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Fellows in a Presidential Transition

Fellows who have just begun their DC stints no doubt have sensed the collective holding of breath, biting of nails, and restlessness that surfaces each election season. Soon the 45th President will take office, alongside a whole new Congress. Pundits are discussing from every angle the implications of the election for the nation and the globe.

What are the implications closer to home? How does the transition of power affect fellows who are working in federal agencies or on Capitol Hill?

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Richard Ames

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The Washington metro. | Richard Ames

Mark Goodman (1992-93 Congressional Fellow sponsored by the American Institute of Physics), Victoria Gunderson (2012-13 Congressional Fellow sponsored by the American Chemical Society and 2013-15 Executive Branch Fellow at the Department of State), and Russell Moy (1999-2000 Executive Branch Fellow at the White House Office of Science and Technology Policy and 2000-2001 Executive Branch Fellow at the Department of Commerce) have some perspective on this question. They are among the alumni fellows who have experienced a transition, and each one faced unexpected opportunities and challenges as a result.

For Goodman, who served as AIP’s congressional fellow from 1992-93, the placement process was very much a strategic one. With an eye to working for the Member of Congress in line to chair a subcommittee on energy efficiency and renewable energy, Goodman gravitated to the office of Sen. Kent Conrad (D-ND). Then the curveball: A spot opened up to helm the Finance Committee, and Conrad took it. Lucky for Goodman, energy issues continued to be important to the senator, but he also recalls getting to work on unexpected topics such as President Clinton’s inaugural budget plan. Now Goodman is a senior scientist at the State Department.

“Transition is a time to identify what people are trying to accomplish and how you can help them,” he said.

Gunderson also thought strategically when she sought a placement at the start of her fellowship, sponsored by ACS, in 2012. She hoped to work on energy issues and found a good match in the office of Sen. Ron Wyden (D-OR). She started in his personal office, but in early 2013, Wyden became chairman of the Energy and Natural Resources Committee, and Gunderson subsequently moved to the committee staff.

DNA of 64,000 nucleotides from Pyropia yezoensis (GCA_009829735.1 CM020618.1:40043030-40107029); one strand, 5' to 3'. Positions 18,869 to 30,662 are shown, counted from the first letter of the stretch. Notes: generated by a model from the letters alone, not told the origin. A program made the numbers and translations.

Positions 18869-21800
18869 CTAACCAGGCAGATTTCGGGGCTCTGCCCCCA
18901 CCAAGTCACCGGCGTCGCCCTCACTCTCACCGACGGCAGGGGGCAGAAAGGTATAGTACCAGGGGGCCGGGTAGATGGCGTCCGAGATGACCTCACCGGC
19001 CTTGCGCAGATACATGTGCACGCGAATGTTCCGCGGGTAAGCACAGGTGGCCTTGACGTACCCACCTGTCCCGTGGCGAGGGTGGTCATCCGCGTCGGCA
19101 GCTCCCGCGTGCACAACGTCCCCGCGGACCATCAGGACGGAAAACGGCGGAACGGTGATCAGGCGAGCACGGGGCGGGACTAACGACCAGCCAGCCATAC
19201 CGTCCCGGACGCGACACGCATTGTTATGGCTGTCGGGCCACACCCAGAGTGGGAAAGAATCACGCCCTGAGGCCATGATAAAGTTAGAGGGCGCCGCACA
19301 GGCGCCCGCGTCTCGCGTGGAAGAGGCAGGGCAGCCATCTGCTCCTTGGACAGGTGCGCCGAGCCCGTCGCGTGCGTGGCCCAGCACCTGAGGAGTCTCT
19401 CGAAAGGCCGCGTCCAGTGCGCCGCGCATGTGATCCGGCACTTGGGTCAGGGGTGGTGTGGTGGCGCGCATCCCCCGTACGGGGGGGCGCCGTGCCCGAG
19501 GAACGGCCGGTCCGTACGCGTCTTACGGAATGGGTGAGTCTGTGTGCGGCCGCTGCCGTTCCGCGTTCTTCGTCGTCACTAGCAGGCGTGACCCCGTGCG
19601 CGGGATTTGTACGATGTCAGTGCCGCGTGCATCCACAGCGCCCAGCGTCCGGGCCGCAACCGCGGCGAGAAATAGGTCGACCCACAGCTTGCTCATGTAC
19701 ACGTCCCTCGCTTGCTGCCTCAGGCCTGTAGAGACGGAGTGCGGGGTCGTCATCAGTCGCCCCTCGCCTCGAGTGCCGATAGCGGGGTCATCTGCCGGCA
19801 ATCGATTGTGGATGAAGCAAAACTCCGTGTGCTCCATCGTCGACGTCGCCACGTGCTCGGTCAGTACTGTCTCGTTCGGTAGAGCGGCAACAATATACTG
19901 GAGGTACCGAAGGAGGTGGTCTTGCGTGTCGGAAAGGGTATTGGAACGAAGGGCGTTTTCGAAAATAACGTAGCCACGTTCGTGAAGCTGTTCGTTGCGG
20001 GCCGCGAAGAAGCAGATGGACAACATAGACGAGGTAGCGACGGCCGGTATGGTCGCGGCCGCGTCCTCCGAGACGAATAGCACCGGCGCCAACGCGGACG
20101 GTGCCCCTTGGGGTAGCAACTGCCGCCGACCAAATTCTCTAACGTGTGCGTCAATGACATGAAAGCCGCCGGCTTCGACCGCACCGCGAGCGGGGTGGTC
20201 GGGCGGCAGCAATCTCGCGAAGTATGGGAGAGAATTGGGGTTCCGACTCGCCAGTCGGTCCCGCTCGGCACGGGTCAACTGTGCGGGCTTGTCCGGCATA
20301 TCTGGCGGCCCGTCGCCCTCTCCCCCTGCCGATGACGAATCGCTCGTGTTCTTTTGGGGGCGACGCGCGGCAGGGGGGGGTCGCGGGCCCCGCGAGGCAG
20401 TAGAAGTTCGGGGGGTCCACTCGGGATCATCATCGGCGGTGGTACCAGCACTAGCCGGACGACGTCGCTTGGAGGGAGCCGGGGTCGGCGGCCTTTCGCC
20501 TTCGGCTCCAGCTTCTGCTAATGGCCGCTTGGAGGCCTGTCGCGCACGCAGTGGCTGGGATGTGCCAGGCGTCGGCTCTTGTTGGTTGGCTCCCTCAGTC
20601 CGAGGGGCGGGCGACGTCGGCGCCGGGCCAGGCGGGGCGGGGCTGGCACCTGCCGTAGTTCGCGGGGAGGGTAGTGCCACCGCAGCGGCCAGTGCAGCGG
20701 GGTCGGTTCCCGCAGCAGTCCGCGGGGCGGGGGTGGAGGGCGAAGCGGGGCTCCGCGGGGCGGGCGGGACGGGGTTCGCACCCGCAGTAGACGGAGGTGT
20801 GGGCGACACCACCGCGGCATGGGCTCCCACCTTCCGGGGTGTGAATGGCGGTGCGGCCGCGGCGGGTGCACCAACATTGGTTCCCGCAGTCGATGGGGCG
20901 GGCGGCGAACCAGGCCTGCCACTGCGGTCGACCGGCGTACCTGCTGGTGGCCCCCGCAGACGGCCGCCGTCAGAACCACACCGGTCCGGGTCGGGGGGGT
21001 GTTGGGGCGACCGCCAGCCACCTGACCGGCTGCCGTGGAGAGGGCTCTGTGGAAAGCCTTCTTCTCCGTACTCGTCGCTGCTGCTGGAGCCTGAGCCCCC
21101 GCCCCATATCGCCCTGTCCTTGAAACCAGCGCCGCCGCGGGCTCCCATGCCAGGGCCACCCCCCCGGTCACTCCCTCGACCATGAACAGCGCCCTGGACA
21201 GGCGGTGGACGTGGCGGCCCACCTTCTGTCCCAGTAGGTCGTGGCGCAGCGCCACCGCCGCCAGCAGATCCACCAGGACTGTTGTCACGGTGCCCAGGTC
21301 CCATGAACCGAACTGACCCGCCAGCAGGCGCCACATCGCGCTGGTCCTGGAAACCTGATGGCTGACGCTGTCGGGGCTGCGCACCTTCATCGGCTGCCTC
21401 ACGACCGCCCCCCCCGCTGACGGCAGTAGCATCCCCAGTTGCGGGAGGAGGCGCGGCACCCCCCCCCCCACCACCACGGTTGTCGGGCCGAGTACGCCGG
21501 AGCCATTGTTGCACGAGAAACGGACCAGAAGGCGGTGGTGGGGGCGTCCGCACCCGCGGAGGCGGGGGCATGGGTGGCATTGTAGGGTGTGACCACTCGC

“It was a unique opportunity,” she said. “Spending time in a personal office and in a committee was very helpful.” Gunderson later served as an executive branch fellow in the State Department and now works as an international trade specialist in the Commerce Department.

For Moy, the transition opened up a new avenue he hadn’t considered. “I was sure I’d work in the Commerce Department,” he recalled. Instead, during a fellowship event, he learned of a need in the White House Office of Science and Technology Policy. “I became Executive Director of PCAST,” he said, referring to the President’s Committee of Advisors on Science and Technology. The position afforded him the chance to work on a wide range of issues and join international delegations to countries such as South Africa.

Moy has one main takeaway message for fellows readying for a transition: “It’s your chance to make an impression. Do good work. Try to have a substantive work product that people recognize is yours, and become the ‘go-to’ person.”

“Raise your hand and get involved,” advised Gunderson. “There’s a series of unknowns and you just have to embrace that. Go with the flow and be open to working on things that you didn’t necessarily picture yourself working on.”

All three alumni fellows emphasized that comfort zones should be set aside during the fellowship year. Said Goodman, “Go beyond your tolerance for disorder and unpredictability.”